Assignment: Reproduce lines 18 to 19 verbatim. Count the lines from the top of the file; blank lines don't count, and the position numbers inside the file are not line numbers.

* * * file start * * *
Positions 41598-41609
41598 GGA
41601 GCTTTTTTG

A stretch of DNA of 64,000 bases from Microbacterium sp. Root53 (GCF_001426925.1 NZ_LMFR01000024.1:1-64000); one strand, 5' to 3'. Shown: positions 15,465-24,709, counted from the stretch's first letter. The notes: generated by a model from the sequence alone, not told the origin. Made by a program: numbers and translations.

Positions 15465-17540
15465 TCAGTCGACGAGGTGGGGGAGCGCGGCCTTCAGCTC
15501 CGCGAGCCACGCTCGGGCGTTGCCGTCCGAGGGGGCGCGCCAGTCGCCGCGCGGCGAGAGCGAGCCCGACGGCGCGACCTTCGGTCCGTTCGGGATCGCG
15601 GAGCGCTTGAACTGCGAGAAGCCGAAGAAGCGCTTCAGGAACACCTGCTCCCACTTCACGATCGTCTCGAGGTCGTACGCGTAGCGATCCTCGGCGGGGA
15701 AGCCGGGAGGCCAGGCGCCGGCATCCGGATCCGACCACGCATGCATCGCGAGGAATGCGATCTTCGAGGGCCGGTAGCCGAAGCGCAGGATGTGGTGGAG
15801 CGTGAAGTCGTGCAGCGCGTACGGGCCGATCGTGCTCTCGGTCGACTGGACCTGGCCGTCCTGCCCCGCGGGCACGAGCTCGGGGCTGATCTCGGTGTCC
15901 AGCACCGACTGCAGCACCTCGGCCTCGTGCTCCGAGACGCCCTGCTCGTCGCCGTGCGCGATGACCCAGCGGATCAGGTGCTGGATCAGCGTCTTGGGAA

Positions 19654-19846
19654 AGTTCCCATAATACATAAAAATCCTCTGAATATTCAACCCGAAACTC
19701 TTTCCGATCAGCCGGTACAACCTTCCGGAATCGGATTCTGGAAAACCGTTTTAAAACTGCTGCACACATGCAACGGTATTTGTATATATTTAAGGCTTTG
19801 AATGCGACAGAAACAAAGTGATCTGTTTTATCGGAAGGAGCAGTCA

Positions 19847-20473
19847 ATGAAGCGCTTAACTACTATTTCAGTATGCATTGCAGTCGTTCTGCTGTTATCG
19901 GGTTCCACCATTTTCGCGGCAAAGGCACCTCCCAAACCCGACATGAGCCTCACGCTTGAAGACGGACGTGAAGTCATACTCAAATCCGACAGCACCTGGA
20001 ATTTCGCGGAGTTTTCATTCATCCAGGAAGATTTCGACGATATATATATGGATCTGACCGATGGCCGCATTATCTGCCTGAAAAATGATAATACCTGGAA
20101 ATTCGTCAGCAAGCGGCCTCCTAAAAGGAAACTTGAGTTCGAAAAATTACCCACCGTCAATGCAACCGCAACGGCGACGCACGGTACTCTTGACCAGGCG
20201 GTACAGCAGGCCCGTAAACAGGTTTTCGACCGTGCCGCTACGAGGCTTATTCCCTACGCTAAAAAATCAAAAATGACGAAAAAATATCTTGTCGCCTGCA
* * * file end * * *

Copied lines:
19901 GGTTCCACCATTTTCGCGGCAAAGGCACCTCCCAAACCCGACATGAGCCTCACGCTTGAAGACGGACGTGAAGTCATACTCAAATCCGACAGCACCTGGA
20001 ATTTCGCGGAGTTTTCATTCATCCAGGAAGATTTCGACGATATATATATGGATCTGACCGATGGCCGCATTATCTGCCTGAAAAATGATAATACCTGGAA